Bears continue to appear in area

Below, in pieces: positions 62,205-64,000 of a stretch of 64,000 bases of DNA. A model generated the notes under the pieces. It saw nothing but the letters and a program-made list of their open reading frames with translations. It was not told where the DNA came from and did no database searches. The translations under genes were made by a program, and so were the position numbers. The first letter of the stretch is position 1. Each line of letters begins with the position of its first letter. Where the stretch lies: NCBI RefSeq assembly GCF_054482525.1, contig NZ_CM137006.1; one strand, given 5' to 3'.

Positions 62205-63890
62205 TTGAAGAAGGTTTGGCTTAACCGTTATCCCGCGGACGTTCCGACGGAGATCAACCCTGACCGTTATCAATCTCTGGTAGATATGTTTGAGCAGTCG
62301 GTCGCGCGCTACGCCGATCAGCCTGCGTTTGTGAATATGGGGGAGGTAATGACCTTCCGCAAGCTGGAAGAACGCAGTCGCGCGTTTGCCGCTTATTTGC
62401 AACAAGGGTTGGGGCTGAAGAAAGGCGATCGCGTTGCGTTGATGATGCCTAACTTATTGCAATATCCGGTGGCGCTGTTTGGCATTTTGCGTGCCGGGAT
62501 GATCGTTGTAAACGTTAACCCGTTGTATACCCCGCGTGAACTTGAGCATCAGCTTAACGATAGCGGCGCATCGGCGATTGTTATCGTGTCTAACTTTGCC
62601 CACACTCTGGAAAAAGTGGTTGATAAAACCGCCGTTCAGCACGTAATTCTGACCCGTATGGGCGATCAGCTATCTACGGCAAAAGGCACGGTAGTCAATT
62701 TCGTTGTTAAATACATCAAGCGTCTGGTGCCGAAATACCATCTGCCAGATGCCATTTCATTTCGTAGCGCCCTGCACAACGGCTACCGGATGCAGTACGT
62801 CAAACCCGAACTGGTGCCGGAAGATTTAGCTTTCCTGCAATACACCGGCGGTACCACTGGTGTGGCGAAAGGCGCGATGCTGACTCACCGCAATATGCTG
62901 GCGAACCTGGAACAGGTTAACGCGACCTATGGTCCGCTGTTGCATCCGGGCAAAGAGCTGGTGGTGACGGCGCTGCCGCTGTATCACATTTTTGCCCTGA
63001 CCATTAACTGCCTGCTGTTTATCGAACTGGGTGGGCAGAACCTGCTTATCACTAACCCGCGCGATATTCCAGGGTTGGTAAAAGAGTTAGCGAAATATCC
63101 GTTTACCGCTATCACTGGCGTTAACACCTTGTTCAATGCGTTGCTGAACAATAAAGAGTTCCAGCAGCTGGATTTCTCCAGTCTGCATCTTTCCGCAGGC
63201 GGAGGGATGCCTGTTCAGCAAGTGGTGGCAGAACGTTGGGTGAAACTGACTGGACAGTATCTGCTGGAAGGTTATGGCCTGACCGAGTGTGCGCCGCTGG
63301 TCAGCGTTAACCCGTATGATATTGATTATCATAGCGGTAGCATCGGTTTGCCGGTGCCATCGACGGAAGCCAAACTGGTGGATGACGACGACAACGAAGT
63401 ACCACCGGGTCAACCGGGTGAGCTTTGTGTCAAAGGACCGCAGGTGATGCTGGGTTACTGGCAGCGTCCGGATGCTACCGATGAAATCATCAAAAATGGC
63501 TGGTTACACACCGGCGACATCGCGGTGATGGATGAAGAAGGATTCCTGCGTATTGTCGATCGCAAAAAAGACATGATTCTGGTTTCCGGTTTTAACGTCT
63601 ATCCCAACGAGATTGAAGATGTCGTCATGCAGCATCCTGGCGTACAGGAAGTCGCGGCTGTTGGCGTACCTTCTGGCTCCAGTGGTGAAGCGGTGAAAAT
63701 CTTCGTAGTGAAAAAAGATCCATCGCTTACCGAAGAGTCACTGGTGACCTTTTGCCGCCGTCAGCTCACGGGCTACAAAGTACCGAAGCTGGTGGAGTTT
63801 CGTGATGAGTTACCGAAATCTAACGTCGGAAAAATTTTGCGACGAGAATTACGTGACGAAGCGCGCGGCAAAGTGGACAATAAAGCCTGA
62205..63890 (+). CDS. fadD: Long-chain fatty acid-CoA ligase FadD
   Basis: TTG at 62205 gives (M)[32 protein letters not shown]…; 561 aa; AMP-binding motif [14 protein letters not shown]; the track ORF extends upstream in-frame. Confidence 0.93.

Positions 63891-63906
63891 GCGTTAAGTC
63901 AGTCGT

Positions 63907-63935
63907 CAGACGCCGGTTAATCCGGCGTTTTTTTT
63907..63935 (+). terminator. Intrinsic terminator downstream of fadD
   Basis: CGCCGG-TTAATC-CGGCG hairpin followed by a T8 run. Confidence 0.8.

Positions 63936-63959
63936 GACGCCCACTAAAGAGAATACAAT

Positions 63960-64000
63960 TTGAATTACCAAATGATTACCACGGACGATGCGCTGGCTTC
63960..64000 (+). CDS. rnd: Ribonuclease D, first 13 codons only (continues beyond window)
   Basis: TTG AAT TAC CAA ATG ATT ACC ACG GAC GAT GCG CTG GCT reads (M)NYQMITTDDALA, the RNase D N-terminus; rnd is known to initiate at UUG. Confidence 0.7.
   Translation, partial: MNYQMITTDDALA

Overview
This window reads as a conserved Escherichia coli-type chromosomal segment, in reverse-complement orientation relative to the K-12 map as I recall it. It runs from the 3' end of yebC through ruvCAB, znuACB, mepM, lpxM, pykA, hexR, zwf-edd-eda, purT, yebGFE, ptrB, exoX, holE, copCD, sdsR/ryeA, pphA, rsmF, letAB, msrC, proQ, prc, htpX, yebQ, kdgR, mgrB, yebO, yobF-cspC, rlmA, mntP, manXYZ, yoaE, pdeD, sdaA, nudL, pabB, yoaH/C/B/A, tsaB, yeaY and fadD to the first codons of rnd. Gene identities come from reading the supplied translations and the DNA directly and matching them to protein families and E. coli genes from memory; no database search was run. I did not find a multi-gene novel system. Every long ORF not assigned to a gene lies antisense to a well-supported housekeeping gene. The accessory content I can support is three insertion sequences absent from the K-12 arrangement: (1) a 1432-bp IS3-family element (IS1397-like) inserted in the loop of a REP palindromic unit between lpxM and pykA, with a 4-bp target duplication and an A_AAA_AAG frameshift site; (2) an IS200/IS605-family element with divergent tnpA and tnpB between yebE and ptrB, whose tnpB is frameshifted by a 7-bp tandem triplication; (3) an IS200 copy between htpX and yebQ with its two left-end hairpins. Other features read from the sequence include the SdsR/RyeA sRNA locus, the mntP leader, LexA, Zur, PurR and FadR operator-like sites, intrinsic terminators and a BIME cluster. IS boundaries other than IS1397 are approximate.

VAIL – Michael Newbury is having the ultimate Rocky Mountain vacation. The weather has been pleasant, the flowers are in bloom and a bear has been lumbering around in his daughter’s West Vail neighborhood.”It was in the evening, and he was in that trash over there,” Newbury said, pointing to a condo in his daughter’s complex. “There was some milk in the trash, and he was lapping it up.”Eagle County has laws that forbid people from putting their trash out early. Unsecured trash is blamed for most bear incidents in the Rocky Mountains, said Bill Andree, state wildlife officer. But some residents aren’t following those laws, either because they don’t know about them, or don’t care, Andree said. “I hate to use the old cliché that the fed bear is a dead bear,” said Vail Police Det. Ryan Millbern. “The fact remains that it’s true. Bears are a wonderful resource – they are one of the reasons I like to live here. But feeding the bear is a whole other story.”It’s not just trash, though. Just the smell of food wafting out of a home can attract a bear. Wildlife officials say a bear tore off a window screen in a luxury home near Colorado Springs on Thursday and snarfed down hot dog buns, chicken legs and tortillas.”If they smell food anywhere, they’ll investigate,” said Michael Seraphin, a spokesman for the Colorado Division of Wildlife. “People should take the same precautions to keep bears out of their homes as they would burglars.”Wildlife officers have had to kill two bears this year that were frequenting the Eagle-Vail neighborhood. The bears had been out since December. The Vail Police Department is trying to reduce bear problems by warning residents to keep trash inside unless it is their pick-up day. “Bears are pretty crafty,” Millbern said. “They can associate locations with food.”Garfield County has also had its problems with bears this year. In Glenwood Springs, wildlife officials had to destroy a yearling bear after previous attempts to relocate him. The bear had crashed through screen doors in homes in No Name, and, after relocation, in Glenwood. The bear was destroyed July 5, under the state-wide two-strikes policy. The city of Glenwood Springs also has instituted an ordinance aiming to reduce bear attractants in neighborhoods through requirements such as prohibiting putting trash out until the day of pickup unless it’s in a bear-resistant container.More tips on living in bear country can be found on Colorado Division of Wildlife’s Web site at http://wildlife.state.co.us/Education/LivingWithWildlife/BearCountry.asp.Gabrielle Devenish contributed to this report.
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